PALM BEACH GARDENS, Fla. — Keith Mitchell's first and, until Sunday, only win as a professional golfer happened three years ago on something called the G Pro Tour.
As is the case with mini-tour life, hardly anybody was watching and hardly anybody noticed. He earned $5,600.
Those days are long gone. The 27-year-old Chattanooga native, a former Baylor School and University of Georgia standout, gave himself a raise and a promotion at the Honda Classic.
After 97 tries on the PGA Tour, the Web.com Tour and even the Latinoamerica Tour, Mitchell is finally a winner at the highest level of the sport — and he had to outslug two of the game's best players for that long-awaited victory. A birdie on the par-5 18th of the Champions Course at PGA National capped Mitchell's one-stroke win as he held off Brooks Koepka and Rickie Fowler.
With the breakthrough victory, Mitchell earned 500 FedEx Cup points, $1,224,000 and some major job security, a fact he emphasized in his news conference afterward.
"The first thing I thought about," he said, "was having a job for these next 2 1/2 years on the PGA Tour."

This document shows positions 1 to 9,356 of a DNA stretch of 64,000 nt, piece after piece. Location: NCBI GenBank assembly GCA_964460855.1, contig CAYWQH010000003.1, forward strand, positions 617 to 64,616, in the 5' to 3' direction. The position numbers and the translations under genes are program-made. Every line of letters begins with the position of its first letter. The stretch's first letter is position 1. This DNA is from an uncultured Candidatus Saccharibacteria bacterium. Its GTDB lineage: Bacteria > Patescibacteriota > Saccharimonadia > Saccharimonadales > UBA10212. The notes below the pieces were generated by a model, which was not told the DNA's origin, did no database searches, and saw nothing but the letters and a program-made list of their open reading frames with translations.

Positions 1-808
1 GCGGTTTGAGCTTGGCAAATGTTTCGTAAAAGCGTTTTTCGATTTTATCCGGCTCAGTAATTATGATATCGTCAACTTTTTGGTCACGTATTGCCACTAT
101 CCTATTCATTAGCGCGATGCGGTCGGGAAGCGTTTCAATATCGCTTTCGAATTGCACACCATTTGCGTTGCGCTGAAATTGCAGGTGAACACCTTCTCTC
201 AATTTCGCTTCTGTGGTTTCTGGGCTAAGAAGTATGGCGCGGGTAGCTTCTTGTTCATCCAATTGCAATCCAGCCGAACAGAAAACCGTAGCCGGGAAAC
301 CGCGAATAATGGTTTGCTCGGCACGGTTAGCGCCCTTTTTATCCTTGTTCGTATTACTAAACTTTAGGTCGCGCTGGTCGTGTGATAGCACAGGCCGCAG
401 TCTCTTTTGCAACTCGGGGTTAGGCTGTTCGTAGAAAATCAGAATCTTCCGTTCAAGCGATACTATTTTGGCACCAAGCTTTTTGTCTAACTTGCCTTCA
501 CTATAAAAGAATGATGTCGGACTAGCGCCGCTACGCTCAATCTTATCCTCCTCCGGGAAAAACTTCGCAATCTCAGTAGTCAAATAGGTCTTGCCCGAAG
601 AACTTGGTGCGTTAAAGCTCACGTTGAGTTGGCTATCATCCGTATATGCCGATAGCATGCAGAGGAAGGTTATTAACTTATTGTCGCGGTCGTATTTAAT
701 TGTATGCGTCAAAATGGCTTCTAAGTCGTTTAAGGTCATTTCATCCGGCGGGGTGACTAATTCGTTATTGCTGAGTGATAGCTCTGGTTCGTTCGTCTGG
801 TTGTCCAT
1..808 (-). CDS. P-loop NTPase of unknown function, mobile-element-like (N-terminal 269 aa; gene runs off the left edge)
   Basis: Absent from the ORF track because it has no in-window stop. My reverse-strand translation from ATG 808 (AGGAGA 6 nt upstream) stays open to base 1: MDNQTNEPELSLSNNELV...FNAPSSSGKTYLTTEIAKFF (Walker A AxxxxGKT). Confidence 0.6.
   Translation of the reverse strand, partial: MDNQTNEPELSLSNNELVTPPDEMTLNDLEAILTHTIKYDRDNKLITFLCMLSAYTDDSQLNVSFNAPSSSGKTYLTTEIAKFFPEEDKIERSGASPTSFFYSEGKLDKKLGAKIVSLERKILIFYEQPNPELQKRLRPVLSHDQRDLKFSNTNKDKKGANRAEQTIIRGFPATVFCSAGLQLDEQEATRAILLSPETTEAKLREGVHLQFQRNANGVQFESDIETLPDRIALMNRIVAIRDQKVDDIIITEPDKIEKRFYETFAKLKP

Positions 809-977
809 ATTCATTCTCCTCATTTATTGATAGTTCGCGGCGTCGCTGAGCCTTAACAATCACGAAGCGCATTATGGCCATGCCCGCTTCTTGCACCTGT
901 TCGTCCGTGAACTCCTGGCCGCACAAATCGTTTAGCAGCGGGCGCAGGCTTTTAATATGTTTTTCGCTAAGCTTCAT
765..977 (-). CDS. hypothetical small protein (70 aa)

Mitchell secured the 27th PGA Tour win by a former Georgia Bulldog since 2010, and his win obviously gave special pride to Baylor as well. Mitchell is one of four former Red Raiders currently on the top-level tour, with Harris English, Stephan Jaeger and Luke List the others.
One year after List lost a one-hole playoff to Justin Thomas at the Honda Classic, Mitchell avoided one.
"(Mitchell) was senior class president my first year (2009-10)," Baylor headmaster Scott Wilson told the Times Free Press on Sunday. "I am so proud of him."
Mitchell birdied four of his final seven holes, including a 15-footer on the 18th for a 3-under-par 67 and a 9-under 271 total. Fowler (67) and Koepka (66) made big charges as well on a wild and windy day, yet they settled for a tie for second.
"It was awesome," Mitchell said. "I wish that I could come up with a better word than that, but just having a chance to come down the stretch against Rickie Fowler and Brooks, those guys are the best in the world, and they've been out here proving themselves. And I'm just pleased that I could prove myself against guys like that."
Fowler gave Mitchell a warm embrace when they crossed paths after the final putt.
"Awesome guy," Fowler said. "Obviously, a good enough player to win."
Koepka and Fowler both birdied the 18th. Fowler actually birdied three of his final four holes, including a 45-footer on the 17th. But Mitchell didn't waver in the wind.
He was on the upslope of a fairway bunker about 205 yards from the pin for his second shot at the par-5 18th. All he could do from there was hit a pop-up, leaving him with a wedge in for his third.
That checked up about 15 feet below the hole, giving him a putt to win. He made it, pumped his fist and waited for the final group of Wyndham Clark and Vijay Singh to finish about five minutes later.
"Everybody dreams about having that putt on the 18th hole to win a tournament," Mitchell said. "And I had it today."
What were his thoughts standing in the 18th fairway?